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2. Petitioner did not seek to modify the trust by deleting the provision that the trust is irrevocable.

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3. The statutes in ORS chapter 128 that are referred to in this opinion, including former ORS 128.135, are the 2003 versions of those statutes. Each of them was repealed by Oregon Laws 2005, chapter 348, section 128. In the same session, the legislature enacted the Oregon Uniform Trust Code, ORS chapter 130. Or Laws 2005, ch 348. The quoted provisions of ORS chapter 128, rather then the provisions of the Uniform Trust Code, apply to this case. See ORS 130.910(1)(b) ("ORS chapter 130 does not apply to judicial, administrative and other proceedings concerning trusts commenced before January 1, 2006.").

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4. The relevant language in former ORS 128.009 was enacted in 1981. Or Laws 1981, ch 915, § 1. Former ORS 128.177(1)(d), using the word "modif[y]," was enacted in 1993. Or Laws 1993, ch 222, § 2.

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5. ORS 112.650 has since been repealed. Or Laws 2001, ch 245, § 19.

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6. In the context of a bilateral contract, a unilateral mistake will justify rescission only if the mistake was induced by the other party's inequitable conduct. Jensen v. Miller, 280 Or 225, 228-29, 570 P2d 375 (1977).

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7. Oregon courts frequently look to the Restatements of Torts to provide guidance on questions of law not well developed in our jurisprudence. See, e.g., Morrow v. II Morrow, Inc., 139 Or App 212, 218, 911 P2d 964, rev den, 323 Or 153 (1996) (guidance from Restatement of Torts on defamatory torts); Wayt v. Buerkel, 128 Or App 222, 231, 875 P2d 499, adh'd to as modified on recons, 129 Or App 119, 816 P2d 868 (1994) ("The Restatement Property provides practical, common sense guidance for determining whether there is an intent to create an implied easement."); Hollen v. Fitzwater, 125 Or App 288, 292, 865 P2d 1298 (1993), rev den, 319 Or 80 (1994) ("[Oregon courts] have at various times turned to treatises, law review articles, cases from other jurisdictions and the Restatement of Restitution for help in defining the doctrine [of constructive trusts] and for guidance in applying it to particular cases.").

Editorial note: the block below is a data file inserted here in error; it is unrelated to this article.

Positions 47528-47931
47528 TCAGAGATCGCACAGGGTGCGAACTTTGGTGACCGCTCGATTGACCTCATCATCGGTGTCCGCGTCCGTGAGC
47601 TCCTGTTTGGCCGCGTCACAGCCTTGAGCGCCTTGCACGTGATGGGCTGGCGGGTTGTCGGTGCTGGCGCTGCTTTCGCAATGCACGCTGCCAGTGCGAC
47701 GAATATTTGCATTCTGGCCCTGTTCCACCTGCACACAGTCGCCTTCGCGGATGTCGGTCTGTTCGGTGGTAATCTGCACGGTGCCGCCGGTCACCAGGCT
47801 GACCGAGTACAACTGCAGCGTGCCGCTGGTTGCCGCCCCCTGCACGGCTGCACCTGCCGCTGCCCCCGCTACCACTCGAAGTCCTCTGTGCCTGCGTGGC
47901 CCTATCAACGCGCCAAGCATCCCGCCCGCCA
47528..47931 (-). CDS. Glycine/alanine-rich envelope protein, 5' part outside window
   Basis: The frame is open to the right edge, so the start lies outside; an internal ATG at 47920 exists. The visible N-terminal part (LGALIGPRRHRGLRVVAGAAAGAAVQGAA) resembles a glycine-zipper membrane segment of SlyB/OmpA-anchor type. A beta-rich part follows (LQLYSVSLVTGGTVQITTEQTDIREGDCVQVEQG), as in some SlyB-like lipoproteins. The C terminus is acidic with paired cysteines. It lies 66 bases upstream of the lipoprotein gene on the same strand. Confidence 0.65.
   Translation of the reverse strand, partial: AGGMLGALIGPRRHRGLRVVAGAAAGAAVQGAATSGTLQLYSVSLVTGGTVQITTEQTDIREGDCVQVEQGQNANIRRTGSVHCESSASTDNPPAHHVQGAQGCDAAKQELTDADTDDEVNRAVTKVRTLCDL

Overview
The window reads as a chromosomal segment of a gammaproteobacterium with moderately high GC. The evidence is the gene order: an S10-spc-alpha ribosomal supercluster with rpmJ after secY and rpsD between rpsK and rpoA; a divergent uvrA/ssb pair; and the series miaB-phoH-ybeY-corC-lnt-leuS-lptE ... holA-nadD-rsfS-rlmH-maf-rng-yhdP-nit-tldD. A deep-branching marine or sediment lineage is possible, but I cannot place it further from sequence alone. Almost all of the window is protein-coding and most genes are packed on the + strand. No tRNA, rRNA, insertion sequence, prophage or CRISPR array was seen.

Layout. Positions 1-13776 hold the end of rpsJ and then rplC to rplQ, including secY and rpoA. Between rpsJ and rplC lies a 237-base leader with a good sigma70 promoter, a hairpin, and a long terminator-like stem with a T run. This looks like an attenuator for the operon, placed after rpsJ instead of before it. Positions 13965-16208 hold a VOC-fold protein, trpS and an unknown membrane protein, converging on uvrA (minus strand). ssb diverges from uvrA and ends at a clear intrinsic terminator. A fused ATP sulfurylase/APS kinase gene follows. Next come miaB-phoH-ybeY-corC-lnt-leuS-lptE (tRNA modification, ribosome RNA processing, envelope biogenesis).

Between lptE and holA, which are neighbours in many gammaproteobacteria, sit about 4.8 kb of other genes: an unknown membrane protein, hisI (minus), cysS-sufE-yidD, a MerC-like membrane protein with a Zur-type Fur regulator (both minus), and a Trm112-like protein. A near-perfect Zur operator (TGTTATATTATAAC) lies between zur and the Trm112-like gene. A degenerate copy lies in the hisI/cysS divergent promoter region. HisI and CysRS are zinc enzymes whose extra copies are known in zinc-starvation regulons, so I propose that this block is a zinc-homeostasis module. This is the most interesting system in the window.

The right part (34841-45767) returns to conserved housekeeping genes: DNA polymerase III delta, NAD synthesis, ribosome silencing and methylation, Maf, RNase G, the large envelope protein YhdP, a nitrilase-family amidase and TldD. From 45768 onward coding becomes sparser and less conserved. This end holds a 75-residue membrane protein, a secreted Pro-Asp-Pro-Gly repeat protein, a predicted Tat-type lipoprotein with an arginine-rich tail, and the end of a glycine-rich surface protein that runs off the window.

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8. Again, the statutory scheme for making changes to trusts did not supplant those principles. See former ORS 128.175.

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9. Our conclusion also is consistent with decisions from other jurisdictions. See duPont v. Southern Nat. Bank of Houston, Texas, 575 F Supp 849 (SD Tex 1983), aff'd in part, vac'd in part on other grounds, 771 F2d 874 (5th Cir 1985), cert den, 475 US 1085 (1986) (trust created based on mistaken belief as to tax consequences can be rescinded where tax effect is the sole reason for creation of the trust, the tax purpose is frustrated, there is clear and convincing evidence that the trustor would not have created the trust but for the mistake, and the trustor acts immediately on learning of the mistake); Berger v. United States, 487 F Supp 49 (WD PA 1980) (transfer into trust could be revoked where grantor proved by clear and convincing evidence that he mistakenly believed at time of trust creation that trust was necessary to comply with employment policy); Walton v. Bank of California, National Association, 32 Cal Rptr 856, 868-69, 218 Cal App 2d 527, 545-46, (1963) (remedy of rescission is available to a trustor where a trust was created solely or principally for a tax purpose and the trustor was mistaken as to the tax consequences of the trust); see also L.S. Tellier, Annotation, Cancellation of Irrevocable Inter Vivos Trust on Ground of Mistake or Misunderstanding, 59 ALR2d 1229 (1958).

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10. We note that this case presents no issue of detrimental reliance by the beneficiaries of the trust, and we do not address whether and how such reliance might affect the analysis of other cases.